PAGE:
...What's your story?
Spirit -- I Got a Line on You, Nature's Way, 1984, Fresh Garbage, Dark-Eyed Woman, Prelude/Nothing to Hide, Aren't You Glad?
Fairport Convention -- Crazy Man Michael, Farewell Farewell, Stranger to Himself.
Weather Report -- Badia/Boogie Woogie Waltz medley, Thanks for the Memories, A Remark You Made, Slang, In a Silent Way (all live from 8:30).
Procol Harum -- Shine On Brightly, A Salty Dog, A Whiter Shade of Pale, Homburg, In the Wee Small Hours of Sixpence, Repent Walpurgis.
King Crimson -- The Power to Believe I: A Capella, Level Five, Eyes Wide Open, Elektrik, Happy With What You Have to be Happy With, The Power to Believe III, The Power to Believe IV: Coda.
Can -- Uphill, Mother Upduff, Moonshake, Future Days, I Want More, Don't Say No, Spoon, Outside My Door, Halleluwah.
Hawkwind -- Urban Guerrilla, Sonic Attack, Psychedelic Warlords (Disappear in Smoke), Assault and Battery (Part 1).
Jefferson Airplane -- Mexico, Good Shepherd, Wooden Ships, Eskimo Blue Day.
Barclay James Harvest -- Vanessa Simmons, Happy Old World, Ball and Chain, Medicine Man, Ursula (The Swansea Song), Someone There You Know, The Poet/After the Day, I'm Over You, Child of Man, Breathless, While the City Sleeps.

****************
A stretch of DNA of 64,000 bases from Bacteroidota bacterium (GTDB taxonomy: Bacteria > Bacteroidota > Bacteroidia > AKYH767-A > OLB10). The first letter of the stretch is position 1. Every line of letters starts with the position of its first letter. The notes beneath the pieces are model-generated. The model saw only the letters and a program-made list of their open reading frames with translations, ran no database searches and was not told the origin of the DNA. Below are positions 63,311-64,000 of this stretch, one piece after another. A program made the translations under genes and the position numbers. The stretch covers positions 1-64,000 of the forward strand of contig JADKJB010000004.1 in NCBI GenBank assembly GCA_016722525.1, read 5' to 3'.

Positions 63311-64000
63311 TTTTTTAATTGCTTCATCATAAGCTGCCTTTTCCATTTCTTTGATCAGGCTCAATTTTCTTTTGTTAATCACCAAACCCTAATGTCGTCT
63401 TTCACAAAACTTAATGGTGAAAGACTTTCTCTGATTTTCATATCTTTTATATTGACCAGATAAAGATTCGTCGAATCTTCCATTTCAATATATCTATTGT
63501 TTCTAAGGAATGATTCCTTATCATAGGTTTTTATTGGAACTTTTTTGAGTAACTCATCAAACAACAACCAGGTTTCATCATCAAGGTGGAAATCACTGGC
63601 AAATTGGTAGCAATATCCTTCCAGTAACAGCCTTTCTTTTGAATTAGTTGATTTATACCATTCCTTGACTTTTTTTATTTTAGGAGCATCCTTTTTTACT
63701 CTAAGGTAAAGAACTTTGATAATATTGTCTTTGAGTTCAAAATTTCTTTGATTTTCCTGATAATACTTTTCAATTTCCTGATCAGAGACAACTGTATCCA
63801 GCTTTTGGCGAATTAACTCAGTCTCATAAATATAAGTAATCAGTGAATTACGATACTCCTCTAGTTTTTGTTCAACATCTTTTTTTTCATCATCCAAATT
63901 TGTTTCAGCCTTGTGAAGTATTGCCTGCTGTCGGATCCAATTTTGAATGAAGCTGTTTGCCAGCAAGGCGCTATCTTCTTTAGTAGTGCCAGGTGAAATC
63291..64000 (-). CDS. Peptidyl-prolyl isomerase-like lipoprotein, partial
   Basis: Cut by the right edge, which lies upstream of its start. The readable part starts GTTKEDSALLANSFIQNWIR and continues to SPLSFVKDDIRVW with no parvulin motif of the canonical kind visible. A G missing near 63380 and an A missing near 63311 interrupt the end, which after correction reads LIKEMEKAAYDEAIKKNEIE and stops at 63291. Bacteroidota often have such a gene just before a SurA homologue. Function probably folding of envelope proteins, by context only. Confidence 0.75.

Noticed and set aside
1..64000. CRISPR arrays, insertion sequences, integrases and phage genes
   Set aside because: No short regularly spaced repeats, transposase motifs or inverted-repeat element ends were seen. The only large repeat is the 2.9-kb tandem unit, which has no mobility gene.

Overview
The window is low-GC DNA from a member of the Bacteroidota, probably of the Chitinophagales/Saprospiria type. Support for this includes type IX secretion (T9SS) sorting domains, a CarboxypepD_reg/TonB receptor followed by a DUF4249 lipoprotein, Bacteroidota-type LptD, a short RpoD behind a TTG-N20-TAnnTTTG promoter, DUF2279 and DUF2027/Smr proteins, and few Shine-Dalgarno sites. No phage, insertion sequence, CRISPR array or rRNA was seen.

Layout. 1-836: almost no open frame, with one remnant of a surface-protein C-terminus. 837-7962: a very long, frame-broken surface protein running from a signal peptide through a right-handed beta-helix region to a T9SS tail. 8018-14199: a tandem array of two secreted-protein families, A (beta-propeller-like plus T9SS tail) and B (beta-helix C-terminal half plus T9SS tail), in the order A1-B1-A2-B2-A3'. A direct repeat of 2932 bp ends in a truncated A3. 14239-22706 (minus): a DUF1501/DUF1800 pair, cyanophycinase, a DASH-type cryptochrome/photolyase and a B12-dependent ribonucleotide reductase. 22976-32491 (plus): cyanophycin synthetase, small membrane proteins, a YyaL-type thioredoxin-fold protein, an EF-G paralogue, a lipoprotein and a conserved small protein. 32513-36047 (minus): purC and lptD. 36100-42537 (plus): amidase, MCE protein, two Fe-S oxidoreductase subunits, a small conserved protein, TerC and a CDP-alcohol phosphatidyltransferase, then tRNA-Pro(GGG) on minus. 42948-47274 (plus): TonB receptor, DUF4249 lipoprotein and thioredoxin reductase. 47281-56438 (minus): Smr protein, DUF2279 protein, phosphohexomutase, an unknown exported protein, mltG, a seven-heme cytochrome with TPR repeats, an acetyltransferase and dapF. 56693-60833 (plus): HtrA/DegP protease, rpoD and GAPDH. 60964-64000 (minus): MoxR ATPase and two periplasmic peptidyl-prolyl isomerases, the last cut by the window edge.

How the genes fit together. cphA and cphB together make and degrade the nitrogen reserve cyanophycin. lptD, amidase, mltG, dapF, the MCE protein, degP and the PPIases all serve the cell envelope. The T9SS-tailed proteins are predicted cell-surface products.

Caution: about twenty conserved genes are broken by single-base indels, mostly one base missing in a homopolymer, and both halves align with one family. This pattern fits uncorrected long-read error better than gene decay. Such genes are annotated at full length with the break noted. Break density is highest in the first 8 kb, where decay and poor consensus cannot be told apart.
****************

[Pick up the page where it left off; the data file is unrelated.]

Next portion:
Some sort of ugly 36-hour bug grabbed me & made working the past couple of days a real pain in the ass, head, stomach & just about everywhere else. Did get some more music listened to, however....
Felt a little better as soon as I put Spirit on -- the guitar rush of "I Got a Line on You" works every time. "Nature's Way" is still perfect. But some of their stuff I just Don't Get, so I tried a couple of those: "Fresh Garbage" is certainly off-beat enough, but it never gets any better than when Jay Ferguson comes breezing in at the start singing the title phrase.... "Dark-Eyed Woman" has a nice dark sultry mood to it. "1984" is still spooky, & seems even more relevant in our current semi-police-state atmosphere.
"Stranger to Himself" is still a moving funeral march -- one of the best things Sandy Denny did later in her career.
"Boogie Woogie Waltz" is still a killer -- but I'm not sure about some of the others. "Thanks for the Memories" is a nice Wayne Shorter sax-solo spotlight, but there were folks in the audience who only went nuts when Wayne hit those long high notes.... "In a Silent Way" hardly sounds anything like Miles Davis's original (& chief Weather-man Joe Zawinul wrote it). Bassist Jaco Pastorius's "Slang" has more energy than most of these.
Ah, the Procols. Talk about pretensious. But they had talent to burn. Still, I Don't Get why A&M couldn't have tossed 15 more minutes of music onto their GREATEST HITS -- how 'bout "Wreck of the Hesperus" & "Long Gone Geek," or maybe the live "In Held T'was in I"?
Course, there IS some Good Stuff on there. My pick is "Shine On Brightly," which has some screaming Robin Trower guitar on the choruses, & Keith Reid's lyrics are cute -- it should've been a hit. "A Salty Dog" still seems a little sludgy & limp to me, but Gary Brooker's singing is pretty amazing, especially at the end, & the lyrics paint a clear picture. Almost cinematically vivid. "Repent, Walpurgis" is a keyboard&guitar-led instrumental, OK but not stunning.